Some limitations of the study are related to sample size and use of a type of services. The research tested 13 hypotheses with a limited sample size in one context. A better representation of the population and a more generalizable outcome require more representative samples and studies in various contexts such as banking, hotel services or health care services. This study demonstrated the importance of customer readiness for effective participation in non-technology-based service delivery; it does not address the impact of customer readiness on participation in the context of technology-based services. Future research may also shed light on when and why customers choose technology-based services versus non-technology-based services.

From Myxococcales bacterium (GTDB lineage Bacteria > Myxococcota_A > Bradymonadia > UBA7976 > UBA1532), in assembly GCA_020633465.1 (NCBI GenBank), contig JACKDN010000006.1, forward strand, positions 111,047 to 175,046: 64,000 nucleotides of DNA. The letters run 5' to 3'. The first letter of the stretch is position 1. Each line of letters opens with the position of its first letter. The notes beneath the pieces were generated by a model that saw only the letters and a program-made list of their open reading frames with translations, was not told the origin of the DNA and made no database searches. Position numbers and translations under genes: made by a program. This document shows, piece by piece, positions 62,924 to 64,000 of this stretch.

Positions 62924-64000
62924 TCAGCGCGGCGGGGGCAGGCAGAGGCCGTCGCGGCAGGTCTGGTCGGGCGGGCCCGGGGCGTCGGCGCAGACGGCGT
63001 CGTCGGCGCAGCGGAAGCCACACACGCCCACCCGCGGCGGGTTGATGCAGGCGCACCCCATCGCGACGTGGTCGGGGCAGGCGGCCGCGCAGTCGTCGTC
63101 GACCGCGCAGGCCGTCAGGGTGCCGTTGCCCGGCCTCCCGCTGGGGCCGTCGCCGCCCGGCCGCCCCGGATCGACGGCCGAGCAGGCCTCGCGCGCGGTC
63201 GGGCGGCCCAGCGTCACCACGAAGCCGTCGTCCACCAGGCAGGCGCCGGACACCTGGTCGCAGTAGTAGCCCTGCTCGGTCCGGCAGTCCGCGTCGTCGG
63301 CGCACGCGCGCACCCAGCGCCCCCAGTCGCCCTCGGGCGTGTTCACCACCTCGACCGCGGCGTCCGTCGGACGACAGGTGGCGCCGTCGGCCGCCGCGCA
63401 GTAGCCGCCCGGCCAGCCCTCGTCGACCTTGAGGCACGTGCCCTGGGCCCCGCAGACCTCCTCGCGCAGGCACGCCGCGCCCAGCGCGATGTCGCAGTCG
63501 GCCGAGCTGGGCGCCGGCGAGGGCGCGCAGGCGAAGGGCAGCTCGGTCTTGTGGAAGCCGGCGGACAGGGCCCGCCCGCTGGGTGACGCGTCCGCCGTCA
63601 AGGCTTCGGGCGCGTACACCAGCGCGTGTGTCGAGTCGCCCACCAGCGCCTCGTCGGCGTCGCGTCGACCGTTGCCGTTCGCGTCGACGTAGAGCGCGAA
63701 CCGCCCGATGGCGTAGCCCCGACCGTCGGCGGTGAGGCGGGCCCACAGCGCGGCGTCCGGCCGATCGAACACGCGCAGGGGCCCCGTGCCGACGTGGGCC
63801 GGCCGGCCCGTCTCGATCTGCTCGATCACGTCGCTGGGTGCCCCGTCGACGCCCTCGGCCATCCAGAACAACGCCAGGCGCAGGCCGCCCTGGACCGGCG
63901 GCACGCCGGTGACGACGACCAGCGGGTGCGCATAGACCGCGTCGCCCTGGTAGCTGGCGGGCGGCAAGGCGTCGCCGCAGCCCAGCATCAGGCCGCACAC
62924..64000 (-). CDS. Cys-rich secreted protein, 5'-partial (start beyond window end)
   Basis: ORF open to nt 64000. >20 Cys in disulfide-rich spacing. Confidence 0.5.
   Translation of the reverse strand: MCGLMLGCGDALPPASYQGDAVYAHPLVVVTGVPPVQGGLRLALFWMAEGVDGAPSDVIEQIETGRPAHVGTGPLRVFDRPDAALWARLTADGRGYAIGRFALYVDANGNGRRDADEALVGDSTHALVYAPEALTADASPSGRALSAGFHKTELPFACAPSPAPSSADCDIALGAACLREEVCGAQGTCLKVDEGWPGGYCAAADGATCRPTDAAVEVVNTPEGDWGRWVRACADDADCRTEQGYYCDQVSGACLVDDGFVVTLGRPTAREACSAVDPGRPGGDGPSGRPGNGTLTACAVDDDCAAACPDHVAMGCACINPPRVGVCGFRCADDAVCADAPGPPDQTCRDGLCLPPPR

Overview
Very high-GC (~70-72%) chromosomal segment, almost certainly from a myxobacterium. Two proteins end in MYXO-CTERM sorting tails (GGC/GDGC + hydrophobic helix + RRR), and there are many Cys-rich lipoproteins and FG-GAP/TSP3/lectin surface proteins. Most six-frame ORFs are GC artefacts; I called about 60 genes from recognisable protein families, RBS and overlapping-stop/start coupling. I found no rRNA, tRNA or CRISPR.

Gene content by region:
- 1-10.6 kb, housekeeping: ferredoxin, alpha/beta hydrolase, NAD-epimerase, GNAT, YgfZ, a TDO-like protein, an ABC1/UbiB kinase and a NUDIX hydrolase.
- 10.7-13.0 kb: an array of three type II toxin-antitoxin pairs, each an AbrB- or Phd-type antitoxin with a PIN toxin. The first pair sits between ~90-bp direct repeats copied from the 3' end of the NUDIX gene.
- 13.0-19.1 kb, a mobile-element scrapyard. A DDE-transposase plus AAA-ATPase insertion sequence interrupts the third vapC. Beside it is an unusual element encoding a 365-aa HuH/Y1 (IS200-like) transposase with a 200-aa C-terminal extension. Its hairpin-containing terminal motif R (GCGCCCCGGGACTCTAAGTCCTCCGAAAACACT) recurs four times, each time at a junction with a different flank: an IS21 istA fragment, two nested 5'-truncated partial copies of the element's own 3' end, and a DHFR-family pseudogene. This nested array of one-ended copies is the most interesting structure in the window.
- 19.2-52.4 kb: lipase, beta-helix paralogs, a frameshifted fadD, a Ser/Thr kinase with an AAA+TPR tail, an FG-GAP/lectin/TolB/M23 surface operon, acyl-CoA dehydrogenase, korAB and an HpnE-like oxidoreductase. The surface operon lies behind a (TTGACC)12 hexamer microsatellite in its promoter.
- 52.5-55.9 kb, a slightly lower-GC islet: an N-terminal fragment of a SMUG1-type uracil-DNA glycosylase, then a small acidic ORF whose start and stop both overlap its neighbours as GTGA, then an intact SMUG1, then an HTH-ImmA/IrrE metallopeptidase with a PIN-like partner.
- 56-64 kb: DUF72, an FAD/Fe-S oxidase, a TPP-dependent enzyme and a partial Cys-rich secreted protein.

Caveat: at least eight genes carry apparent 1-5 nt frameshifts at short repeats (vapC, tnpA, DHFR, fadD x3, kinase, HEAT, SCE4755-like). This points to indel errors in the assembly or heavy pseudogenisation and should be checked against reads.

Practical implications

Effective customer participation in service delivery can, and should, benefit from boosting customer readiness.

Originality/value

This research shows the impact of customer readiness on non-technology-based service delivery, more specifically, the impact of customer readiness on customer participation in this type of service delivery. Customer readiness has been found to be beneficial in the provision of technology-based services; yet, its role in the provision of non-technology-based services has not been thoroughly evaluated.